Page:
At first it seemed as if Manuel Cobado might make it. The orderly had hidden him at the base of a huge baobab, just south of the Angolese border with South West Africa, providing him with a ratpack and water. Of course the orderly couldn’t visit him daily, but he kept up a steady stream of supplies whenever he could.
It must have been a week after the escape that the prisoner finally spoke up.
“Why you do this for me? Better that I die, no? You get shot if they find you here.”
The orderly managed a wry smile. “You speak English?”
And so a strange and halting conversation started. Manuel admitted to spying on the South African troops, noting movements and supplies. He was supposed to convey these to his superiors in Luanda, but the batteries in his radio had been defective and he abandoned the device before attempting to return to Angola. During his journey back, he was spotted and captured.
“Why didn’t you just tell them that? It could have saved you a lot of pain?”
Manuel shrugged. “Why you help me? What can I say? This is war, no? You soldier, me soldier. We fight, we kill. I no say nothing, I die. That’s okay. But I go back and I tell I was prisoner, they think Manuel tell lie. They think Manuel is now spy for you. They put Manuel in prison and ask many questions. Manuel no can say anything – so they shoot Manuel. Manuel die, anyway.”
This upset the orderly, who argued with his patient. But in the convoluted logic that only exists during wars, they both knew the rules – and that Manuel’s return after being a prisoner would be viewed with extreme suspicion by his superiors.
The orderly suggested that Manuel return to his small farm to wait for the end of the war. Manuel said it wasn’t possible, there were spies everywhere.
When the orderly returned the next day, the hideaway was empty. On the makeshift bed he found the pocket knife he had given to Manuel and a piece of bark on which the word ‘Obrigado‘ was carved out.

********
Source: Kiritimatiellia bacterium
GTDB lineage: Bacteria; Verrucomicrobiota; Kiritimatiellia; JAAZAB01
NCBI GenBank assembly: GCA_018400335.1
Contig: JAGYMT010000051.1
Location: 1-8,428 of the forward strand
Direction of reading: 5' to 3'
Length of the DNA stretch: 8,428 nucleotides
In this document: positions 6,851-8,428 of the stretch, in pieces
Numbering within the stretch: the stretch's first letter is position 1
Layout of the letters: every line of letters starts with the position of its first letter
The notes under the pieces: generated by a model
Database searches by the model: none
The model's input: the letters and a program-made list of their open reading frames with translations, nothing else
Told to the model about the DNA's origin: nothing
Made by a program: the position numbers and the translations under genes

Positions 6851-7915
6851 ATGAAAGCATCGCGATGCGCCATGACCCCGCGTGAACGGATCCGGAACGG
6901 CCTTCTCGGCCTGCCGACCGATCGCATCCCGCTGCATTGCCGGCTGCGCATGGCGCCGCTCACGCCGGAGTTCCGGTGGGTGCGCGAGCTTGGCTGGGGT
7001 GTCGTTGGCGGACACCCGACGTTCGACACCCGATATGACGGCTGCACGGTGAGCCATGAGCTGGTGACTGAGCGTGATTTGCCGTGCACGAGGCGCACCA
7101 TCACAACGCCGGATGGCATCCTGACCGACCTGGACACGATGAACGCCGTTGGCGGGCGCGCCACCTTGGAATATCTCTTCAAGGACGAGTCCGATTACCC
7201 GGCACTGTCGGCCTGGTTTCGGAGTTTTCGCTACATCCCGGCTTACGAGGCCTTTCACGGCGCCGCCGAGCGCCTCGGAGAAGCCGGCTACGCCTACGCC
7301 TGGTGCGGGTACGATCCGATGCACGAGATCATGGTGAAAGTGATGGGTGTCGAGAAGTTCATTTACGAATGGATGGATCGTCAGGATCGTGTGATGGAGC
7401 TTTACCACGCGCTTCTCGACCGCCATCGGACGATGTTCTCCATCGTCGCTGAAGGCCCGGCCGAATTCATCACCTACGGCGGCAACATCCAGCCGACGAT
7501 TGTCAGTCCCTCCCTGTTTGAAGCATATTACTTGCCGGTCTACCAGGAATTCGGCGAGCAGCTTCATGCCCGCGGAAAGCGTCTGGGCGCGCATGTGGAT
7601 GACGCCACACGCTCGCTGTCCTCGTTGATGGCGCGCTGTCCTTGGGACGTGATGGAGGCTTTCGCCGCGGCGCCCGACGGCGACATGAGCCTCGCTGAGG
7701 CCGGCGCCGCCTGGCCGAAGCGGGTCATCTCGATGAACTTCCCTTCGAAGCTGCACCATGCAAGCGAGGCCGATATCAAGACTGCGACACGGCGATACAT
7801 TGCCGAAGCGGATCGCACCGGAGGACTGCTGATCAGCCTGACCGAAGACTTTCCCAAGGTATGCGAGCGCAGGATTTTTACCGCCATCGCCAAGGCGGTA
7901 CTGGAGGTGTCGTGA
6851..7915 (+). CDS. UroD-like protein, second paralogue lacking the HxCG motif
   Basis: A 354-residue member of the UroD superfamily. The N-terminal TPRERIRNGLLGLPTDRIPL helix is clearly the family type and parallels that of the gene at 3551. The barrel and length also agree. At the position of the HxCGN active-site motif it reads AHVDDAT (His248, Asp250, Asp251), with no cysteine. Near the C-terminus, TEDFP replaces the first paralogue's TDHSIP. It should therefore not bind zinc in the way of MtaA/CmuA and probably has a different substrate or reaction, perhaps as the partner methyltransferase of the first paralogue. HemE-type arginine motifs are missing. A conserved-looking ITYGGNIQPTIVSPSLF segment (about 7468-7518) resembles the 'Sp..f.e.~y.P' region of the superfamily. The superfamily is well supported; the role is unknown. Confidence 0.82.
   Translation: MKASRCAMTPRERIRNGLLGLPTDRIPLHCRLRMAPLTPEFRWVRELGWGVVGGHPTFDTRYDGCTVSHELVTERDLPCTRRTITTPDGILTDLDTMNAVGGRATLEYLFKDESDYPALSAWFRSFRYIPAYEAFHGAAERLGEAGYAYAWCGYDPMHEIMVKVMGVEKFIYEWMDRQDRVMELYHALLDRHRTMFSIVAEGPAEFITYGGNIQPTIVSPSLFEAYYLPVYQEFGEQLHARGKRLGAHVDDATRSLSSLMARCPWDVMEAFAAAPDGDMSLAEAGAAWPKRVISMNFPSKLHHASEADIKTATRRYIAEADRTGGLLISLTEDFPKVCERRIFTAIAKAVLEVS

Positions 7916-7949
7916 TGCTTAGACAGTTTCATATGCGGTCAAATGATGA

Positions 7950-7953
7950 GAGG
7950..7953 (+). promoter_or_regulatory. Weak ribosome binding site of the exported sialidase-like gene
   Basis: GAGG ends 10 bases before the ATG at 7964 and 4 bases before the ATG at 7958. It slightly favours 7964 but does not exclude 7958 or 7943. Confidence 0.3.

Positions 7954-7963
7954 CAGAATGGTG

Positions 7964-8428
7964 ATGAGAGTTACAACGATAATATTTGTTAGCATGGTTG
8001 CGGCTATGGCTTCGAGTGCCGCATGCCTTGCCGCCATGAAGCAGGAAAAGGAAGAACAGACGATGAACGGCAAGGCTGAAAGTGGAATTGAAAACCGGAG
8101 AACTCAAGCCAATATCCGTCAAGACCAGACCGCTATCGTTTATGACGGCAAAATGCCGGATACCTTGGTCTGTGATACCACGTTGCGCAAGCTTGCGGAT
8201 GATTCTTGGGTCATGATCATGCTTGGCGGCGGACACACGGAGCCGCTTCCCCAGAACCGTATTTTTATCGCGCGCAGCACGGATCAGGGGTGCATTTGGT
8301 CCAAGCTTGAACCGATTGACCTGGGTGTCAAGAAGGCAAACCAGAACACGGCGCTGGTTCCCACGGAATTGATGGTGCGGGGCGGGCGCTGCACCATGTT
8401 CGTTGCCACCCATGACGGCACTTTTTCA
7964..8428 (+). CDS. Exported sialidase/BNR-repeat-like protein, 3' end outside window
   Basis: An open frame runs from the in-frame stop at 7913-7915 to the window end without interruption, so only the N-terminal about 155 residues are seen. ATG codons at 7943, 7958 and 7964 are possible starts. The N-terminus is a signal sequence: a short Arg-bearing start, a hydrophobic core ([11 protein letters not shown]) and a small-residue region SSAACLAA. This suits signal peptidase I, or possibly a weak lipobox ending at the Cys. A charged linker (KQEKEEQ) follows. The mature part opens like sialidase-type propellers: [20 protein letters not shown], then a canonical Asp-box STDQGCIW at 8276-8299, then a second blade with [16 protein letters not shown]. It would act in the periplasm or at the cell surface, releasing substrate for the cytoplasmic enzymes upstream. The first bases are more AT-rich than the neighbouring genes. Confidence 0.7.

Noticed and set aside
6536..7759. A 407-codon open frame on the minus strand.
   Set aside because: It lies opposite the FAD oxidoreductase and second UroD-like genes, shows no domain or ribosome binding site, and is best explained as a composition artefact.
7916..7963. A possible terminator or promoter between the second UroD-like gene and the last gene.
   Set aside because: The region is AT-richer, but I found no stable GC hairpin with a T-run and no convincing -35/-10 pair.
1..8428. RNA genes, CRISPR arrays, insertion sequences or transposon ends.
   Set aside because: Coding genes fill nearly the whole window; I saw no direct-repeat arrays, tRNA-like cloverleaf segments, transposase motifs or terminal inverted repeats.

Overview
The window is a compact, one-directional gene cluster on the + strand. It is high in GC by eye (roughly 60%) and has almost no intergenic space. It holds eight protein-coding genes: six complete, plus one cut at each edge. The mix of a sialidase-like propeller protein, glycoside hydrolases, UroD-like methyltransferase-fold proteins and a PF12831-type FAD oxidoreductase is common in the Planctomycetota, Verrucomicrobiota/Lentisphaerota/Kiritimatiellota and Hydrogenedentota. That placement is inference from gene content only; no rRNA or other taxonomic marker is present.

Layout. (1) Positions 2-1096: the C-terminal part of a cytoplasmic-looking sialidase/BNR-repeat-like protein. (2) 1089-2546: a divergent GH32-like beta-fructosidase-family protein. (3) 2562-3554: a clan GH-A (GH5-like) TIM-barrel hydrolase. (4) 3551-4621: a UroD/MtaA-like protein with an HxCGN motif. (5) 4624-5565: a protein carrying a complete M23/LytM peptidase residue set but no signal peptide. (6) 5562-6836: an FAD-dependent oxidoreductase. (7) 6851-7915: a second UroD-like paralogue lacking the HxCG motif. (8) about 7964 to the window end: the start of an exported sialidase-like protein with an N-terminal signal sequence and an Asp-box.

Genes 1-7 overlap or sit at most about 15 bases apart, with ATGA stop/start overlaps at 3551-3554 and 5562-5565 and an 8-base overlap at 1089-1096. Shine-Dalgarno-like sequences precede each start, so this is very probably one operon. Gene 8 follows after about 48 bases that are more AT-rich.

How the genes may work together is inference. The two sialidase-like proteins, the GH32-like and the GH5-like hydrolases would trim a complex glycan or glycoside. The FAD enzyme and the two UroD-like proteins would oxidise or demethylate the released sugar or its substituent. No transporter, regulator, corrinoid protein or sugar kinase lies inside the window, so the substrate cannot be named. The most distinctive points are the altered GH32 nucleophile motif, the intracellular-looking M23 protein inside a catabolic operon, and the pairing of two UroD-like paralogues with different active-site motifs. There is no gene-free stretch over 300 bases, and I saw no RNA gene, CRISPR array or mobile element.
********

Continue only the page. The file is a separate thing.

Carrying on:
What happened to Manuel Cobado? Was he the farmer-turned-spy he claimed to be? Did he make it back home – unarmed and as weak as he was? Did he sometimes sit next to a fire at night, remembering the days of war? And does he, after all these years, still have faith in his convictions? Or did the Russians (or Chinese, or Cubans) throw him in jail, as he predicted? What happened to his family? And his farm?
Maybe not all soldiers have such questions in the years after the war. Triggers were pulled, men fell, mortars exploded, people were killed. That’s what war is about, after all. But if not all, then many men and women who stow away the uniform in the holdall they hope never to unpack again, will feel their hearts shrink when these memories surface during unguarded moments. Who was that man in the cross-hairs? That face that stared in horror over the low wall as the ccrrrrumph! of the mortar echoed across the killing field – did he have a family? The pitiful, mangled body behind the splintered tree trunk – who did he pray to when the bullets started chipping away at the wood? And do we not all whimper in the same language when the shrapnel tears a chunk out of the uniform? And…what about the ragged, dirty little child that ran to the prostrate body in the village square when the bombing started?
Near Rolbos, 2014
Kleinpiet turns the pocket knife over and over in his hands. He’s camping next to a sandy hill, a few miles out of town. Maybe he’ll return tomorrow, or the day after. But first he has to make peace.
With Love and Faith.
Once he’s done that, he might just manage to shake off the chains…for now..
“I think he’s terribly selfish, going off like that…” Precilla dabs the Kleenex to her eyes.
“No, my dear, he’s terribly brave,” Gertruida says – because she knows everything. “Faith and Love…and depression…are like Ravel’s Bolero. It builds up volume and tempo from an rather inconspicuous start. The trick is to conduct the orchestra in your mind to play the correct instrument at the right time. Only if you do that, can you unshackle the wonderful melody of Hope.”
Of course Precilla doesn’t understand.